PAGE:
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Crackdown 3 Review

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Crackdown 3 Review

Crackdown 3 on Xbox One

In an ideal situation, so much isn’t riding on Crackdown 3 to be a huge hit both critically and commercially. The current state of exclusive games on the Xbox One puts an enormous amount of pressure for Crackdown 3 to be something that can stand up to the mega-AAA games Sony has produced in recent years such as God of War, or the beloved franchises seen on the Nintendo Switch.

Crackdown 3 isn’t equipped to carry that kind of load but in spite of that, I’m quite confident many gamers are going to put it under that kind of microscope. It’s more of a “B movie” type of game that’s not meant to bring home any Game of the Year awards and instead takes aim at just being a zany 20 hour or so romp for Xbox One owners.

Even with that fairer goal in mind, Crackdown 3’s efforts are hit and miss. There are times when Crackdown 3 pushes the envelope forward and does some really unique cool stuff.

However, there are just as many times where Crackdown 3 is a slog, and is genuinely un-fun. The result is a game with uneven and inconsistent quality, but in spite of that it should still be played by gamers anyway.

Crackdown 3 is separated into two very different experiences, the Campaign, and the Wrecking Zone multiplayer mode. Let’s start with the campaign.

The campaign of Crackdown 3 is an open-world and open-ended experience that allows players to take down objectives in any order they please in order improve their survival chances against the game’s final boss, Elizabeth Niemand, the head of the antagonistic TerraNova corporation.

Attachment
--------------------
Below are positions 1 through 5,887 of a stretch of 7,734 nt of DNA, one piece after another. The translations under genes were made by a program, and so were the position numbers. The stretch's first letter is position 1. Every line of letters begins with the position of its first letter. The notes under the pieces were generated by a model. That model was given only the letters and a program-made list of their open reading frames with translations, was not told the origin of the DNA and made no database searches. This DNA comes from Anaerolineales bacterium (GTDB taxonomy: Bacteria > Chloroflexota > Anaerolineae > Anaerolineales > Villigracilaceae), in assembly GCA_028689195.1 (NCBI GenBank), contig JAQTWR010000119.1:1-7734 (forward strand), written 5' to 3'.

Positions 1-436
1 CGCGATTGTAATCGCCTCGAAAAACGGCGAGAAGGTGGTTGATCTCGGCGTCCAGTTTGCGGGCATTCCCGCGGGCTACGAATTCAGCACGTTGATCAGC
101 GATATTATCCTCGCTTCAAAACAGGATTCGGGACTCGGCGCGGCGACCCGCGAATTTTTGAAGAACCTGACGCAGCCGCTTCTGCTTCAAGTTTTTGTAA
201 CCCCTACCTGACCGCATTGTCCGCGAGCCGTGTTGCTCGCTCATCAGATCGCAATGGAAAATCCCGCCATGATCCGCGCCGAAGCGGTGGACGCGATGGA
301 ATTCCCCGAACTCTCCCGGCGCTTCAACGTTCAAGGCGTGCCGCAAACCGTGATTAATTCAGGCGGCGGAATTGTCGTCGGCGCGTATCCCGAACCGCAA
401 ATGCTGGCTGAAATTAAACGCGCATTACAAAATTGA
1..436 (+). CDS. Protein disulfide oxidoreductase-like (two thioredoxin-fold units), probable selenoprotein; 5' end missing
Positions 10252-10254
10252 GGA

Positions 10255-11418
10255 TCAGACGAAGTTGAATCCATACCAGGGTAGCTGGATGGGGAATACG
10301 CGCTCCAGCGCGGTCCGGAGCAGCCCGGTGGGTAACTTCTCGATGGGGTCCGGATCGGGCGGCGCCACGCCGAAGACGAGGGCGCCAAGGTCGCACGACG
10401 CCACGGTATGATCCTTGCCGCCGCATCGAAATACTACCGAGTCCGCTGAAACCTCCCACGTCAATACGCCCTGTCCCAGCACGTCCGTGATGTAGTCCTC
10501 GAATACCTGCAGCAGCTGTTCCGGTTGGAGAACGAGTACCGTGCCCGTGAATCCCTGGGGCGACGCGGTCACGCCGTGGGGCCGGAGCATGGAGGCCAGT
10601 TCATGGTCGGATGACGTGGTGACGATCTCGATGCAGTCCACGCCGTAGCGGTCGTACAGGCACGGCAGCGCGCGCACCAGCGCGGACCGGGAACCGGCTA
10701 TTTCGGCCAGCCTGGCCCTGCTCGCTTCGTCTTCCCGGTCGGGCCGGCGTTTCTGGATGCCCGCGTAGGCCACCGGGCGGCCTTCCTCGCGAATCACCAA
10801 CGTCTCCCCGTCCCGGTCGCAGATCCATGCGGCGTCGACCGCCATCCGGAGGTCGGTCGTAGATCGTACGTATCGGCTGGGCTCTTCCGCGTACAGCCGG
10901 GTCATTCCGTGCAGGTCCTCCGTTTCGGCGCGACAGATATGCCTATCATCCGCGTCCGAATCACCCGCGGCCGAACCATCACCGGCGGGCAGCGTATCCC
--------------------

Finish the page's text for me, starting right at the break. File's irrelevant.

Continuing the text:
The plot of Crackdown 3 is, for the most part, nonsensical and nonexistent. There’s very few cutscenes and cinematics, and the story is mostly told through brief conversations between Agency hero Charles Goodwin and newcomer Echo, with the game’s boss targets when they show up in the story. Don’t come into this game expecting the next great video game story.

What’s a bummer is that Terry Crews, outside of a few cinematics/cutscenes, isn’t heavily utilized. He doesn’t have much to say during the campaign, and he, along with the other playable Agents (which don’t really add much other than EXP bonuses to different stats) are effectively silent heroes outside of a few one-liners and grunts.

This is a shame because Terry Crews is objectively awesome in everything. I’ll happily take what little we got of him in Crackdown 3.

crackdown 3 review

That said, the open-ended structure of the game’s plot is definitely interesting. You can take out the who’s who of the TerraNova corporate ladder in any order you wish. You can discover more intel about them to make them easier to find and take down, and weaken their defense through your actions in the open-world.